Ticks are small arachnids, typically 3 to 5 mm long, part of the order Parasitiformes. Along with mites, they constitute the subclass Acari. Ticks are ectoparasites (external parasites), living by feeding on the blood of mammals, birds, and sometimes reptiles and amphibians. Ticks had evolved by the Cretaceous period, the most common form of fossilisation being immersed in amber. Ticks are widely distributed around the world, especially in warm, humid climates.
Almost all ticks belong to one of two major families, the Ixodidae or hard ticks, and the Argasidae or soft ticks. Adults have ovoid or pear-shaped bodies which become engorged with blood when they feed, and eight legs. As well as having a hard shield on their dorsal surfaces, hard ticks have a beak-like structure at the front containing the mouthparts whereas soft ticks have their mouthparts on the underside of the body. Both families locate a potential host by odour or from changes in the environment.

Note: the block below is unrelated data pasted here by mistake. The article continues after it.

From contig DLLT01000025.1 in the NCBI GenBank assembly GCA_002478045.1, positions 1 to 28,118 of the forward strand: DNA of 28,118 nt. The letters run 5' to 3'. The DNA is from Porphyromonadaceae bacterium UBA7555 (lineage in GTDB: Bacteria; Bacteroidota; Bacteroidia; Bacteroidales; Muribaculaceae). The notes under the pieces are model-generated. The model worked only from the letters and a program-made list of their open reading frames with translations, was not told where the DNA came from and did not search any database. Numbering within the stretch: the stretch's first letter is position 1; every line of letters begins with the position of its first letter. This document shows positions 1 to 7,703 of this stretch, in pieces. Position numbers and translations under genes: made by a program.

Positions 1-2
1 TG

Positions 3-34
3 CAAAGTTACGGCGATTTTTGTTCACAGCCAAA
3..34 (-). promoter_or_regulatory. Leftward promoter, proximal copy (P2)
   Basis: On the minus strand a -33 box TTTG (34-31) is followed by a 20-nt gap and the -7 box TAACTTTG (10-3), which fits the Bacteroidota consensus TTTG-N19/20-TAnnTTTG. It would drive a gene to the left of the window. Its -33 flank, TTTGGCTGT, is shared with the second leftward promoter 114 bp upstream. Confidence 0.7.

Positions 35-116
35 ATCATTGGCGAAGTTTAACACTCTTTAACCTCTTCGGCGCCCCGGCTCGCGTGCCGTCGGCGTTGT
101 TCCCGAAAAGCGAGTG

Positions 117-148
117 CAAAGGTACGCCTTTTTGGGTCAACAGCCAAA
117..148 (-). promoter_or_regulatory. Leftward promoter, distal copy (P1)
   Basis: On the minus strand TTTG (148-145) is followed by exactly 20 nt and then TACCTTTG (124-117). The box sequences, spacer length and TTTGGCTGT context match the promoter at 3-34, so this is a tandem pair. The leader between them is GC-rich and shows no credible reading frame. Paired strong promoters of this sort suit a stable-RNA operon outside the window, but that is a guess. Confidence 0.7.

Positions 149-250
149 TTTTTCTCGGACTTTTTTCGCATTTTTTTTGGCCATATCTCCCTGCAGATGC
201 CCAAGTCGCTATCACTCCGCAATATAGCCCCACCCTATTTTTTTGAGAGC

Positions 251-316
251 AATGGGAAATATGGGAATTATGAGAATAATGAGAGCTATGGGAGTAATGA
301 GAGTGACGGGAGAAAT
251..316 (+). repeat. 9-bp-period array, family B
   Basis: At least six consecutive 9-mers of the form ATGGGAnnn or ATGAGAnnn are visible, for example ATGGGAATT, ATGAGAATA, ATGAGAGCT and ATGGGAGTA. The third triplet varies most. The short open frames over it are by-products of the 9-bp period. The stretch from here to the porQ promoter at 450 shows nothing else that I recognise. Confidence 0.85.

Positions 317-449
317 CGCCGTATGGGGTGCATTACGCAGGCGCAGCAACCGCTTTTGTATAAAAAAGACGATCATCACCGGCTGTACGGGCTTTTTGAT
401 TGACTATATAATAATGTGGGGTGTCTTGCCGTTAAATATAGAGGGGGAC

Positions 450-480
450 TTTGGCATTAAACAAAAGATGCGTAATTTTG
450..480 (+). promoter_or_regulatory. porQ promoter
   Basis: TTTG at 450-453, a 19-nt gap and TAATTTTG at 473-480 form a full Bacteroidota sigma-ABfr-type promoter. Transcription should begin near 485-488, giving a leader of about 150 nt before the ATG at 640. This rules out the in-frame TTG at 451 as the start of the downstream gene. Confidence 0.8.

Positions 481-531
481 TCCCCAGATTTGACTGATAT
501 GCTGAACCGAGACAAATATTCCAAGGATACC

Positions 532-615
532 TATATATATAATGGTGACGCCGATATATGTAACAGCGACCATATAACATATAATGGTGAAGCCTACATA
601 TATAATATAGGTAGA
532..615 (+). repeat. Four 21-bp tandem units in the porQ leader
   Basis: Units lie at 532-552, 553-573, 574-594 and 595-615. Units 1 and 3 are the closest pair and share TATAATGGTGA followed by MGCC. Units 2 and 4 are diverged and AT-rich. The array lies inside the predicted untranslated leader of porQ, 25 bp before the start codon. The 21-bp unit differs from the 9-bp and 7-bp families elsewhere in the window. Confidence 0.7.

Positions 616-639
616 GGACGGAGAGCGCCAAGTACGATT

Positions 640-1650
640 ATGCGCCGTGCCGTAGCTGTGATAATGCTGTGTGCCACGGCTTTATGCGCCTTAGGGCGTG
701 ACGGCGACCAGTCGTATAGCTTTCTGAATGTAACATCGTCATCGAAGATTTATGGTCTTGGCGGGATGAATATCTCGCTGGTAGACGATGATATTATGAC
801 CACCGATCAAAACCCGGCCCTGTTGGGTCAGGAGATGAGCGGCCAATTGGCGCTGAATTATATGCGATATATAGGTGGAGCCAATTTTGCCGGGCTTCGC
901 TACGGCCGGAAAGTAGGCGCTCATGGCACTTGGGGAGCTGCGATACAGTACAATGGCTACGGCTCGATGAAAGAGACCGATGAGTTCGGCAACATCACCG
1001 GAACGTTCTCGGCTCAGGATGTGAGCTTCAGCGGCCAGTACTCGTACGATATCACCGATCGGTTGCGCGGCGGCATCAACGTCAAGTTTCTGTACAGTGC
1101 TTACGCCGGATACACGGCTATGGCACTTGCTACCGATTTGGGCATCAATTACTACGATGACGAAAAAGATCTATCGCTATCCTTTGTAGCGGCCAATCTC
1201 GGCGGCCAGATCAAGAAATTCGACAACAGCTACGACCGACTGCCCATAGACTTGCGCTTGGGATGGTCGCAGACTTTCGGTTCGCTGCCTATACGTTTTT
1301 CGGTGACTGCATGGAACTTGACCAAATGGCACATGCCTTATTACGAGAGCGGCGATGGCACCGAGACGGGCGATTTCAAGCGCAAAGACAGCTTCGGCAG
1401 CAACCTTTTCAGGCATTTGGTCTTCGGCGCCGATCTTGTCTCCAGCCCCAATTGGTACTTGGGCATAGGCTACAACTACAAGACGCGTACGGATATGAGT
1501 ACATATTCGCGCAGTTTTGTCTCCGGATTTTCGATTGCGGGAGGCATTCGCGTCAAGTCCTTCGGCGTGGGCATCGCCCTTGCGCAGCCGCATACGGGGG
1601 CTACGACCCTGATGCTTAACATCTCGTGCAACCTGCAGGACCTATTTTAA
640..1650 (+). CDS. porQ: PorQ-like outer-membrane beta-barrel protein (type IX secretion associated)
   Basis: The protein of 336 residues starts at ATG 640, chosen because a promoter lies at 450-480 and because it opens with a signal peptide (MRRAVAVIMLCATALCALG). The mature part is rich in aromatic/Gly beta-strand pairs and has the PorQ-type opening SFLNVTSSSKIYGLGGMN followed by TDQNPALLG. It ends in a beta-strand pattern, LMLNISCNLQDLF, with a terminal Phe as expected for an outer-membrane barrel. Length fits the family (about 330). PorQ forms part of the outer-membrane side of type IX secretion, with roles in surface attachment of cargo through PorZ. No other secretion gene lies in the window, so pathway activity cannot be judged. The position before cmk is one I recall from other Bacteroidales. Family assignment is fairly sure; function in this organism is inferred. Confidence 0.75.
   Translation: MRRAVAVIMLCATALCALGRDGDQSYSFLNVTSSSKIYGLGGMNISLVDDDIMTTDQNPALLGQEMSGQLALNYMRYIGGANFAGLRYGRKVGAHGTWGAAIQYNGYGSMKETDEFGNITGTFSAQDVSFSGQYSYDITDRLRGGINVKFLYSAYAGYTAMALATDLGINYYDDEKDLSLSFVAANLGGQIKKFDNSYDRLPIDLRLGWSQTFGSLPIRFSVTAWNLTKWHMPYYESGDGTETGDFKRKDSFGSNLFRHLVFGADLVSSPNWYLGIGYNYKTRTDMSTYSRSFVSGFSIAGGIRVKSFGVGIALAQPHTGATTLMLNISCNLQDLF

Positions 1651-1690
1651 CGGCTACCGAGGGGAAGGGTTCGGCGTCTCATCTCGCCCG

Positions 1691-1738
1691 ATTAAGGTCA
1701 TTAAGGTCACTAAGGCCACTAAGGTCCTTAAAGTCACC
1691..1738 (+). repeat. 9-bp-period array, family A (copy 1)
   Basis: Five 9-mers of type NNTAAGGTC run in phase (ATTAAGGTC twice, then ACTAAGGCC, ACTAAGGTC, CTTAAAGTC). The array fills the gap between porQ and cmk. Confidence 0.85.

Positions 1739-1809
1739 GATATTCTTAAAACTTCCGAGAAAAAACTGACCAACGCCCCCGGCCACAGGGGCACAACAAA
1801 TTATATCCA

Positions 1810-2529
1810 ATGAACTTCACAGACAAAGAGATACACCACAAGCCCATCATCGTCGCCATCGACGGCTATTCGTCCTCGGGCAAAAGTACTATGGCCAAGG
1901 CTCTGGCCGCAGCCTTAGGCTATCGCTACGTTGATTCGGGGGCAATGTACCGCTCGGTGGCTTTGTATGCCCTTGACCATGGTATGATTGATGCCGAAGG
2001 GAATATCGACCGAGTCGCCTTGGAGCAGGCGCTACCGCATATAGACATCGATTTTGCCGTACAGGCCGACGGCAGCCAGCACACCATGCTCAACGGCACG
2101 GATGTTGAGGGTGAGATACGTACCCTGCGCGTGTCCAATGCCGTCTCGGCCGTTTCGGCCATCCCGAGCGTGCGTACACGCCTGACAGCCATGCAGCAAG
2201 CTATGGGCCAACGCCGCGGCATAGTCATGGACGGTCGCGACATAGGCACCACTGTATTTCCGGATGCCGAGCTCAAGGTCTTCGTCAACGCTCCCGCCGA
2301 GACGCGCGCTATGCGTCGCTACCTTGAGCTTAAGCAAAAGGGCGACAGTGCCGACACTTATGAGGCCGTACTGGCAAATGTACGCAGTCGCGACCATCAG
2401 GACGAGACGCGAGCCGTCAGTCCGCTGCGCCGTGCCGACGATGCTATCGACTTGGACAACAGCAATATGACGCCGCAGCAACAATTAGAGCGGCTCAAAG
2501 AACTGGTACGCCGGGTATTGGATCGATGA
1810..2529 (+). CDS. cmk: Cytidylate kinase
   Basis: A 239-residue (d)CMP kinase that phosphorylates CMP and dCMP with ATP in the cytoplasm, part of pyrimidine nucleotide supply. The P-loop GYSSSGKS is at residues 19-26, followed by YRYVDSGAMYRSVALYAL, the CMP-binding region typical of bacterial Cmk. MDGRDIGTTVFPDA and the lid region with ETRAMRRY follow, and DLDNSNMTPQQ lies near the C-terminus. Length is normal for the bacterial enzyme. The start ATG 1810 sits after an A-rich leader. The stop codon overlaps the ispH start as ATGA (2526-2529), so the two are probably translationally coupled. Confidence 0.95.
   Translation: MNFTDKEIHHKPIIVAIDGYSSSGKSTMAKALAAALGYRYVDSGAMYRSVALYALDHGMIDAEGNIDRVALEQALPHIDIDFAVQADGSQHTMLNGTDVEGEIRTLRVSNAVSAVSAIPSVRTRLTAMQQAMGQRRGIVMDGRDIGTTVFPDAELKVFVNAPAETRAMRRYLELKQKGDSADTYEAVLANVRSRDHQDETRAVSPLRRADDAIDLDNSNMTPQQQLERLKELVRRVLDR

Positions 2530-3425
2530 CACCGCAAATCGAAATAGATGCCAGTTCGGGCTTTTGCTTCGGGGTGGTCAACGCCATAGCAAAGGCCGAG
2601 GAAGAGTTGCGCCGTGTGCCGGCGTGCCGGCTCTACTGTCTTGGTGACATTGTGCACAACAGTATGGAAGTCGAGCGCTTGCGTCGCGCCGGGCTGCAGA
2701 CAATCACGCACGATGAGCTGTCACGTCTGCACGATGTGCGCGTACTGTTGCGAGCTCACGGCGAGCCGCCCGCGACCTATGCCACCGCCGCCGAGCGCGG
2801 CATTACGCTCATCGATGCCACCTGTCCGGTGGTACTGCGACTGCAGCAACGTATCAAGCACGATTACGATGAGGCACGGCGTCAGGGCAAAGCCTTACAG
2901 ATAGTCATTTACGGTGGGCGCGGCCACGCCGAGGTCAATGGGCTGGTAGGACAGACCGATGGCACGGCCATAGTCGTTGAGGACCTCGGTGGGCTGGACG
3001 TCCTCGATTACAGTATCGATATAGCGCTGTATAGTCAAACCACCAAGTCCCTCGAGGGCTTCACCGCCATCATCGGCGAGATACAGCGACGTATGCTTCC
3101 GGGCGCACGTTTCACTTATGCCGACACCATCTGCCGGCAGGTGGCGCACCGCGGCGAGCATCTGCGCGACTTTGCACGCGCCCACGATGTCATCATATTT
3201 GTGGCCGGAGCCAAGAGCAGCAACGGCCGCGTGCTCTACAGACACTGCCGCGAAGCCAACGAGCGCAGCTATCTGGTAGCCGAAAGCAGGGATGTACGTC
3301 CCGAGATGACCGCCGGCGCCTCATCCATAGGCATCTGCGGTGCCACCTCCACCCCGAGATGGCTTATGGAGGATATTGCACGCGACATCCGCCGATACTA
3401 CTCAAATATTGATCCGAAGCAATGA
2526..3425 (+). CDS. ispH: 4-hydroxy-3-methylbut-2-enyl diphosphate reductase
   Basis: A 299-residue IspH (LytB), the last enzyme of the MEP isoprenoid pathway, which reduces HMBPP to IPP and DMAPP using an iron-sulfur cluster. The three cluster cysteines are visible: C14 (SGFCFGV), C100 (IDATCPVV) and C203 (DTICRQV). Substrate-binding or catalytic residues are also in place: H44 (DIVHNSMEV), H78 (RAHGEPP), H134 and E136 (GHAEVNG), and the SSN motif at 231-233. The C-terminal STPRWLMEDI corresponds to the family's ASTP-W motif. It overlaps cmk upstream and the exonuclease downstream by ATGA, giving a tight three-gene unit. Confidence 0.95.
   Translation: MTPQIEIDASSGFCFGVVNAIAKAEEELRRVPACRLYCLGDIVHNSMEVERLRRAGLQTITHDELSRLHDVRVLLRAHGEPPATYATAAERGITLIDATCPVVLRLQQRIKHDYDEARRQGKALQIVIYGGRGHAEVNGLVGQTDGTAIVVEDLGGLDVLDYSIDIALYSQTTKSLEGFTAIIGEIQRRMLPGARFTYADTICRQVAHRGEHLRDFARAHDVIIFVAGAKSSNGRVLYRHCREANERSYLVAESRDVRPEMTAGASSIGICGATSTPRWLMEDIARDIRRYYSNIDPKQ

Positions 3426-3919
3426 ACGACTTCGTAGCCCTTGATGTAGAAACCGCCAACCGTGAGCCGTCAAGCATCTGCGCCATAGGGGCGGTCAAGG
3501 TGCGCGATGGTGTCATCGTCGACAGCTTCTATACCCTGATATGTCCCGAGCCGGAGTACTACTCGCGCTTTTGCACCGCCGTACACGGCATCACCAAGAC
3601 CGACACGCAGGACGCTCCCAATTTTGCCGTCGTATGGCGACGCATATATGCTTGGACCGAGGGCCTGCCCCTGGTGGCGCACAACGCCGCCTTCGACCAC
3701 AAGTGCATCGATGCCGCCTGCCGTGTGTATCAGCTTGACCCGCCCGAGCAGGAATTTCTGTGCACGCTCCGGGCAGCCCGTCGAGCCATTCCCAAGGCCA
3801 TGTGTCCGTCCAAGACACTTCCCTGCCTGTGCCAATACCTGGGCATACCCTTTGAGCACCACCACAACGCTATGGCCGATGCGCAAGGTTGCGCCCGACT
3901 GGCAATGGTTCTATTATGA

Ticks have four stages to their lifecycle, namely egg, larva, nymph, and adult. Ixodid ticks have three hosts, taking at least a year to complete their lifecycle. Argasid ticks have up to seven nymphal stages (instars), each one requiring a blood meal. Because of their habit of ingesting blood, ticks are vectors of at least twelve diseases that affect humans and other animals.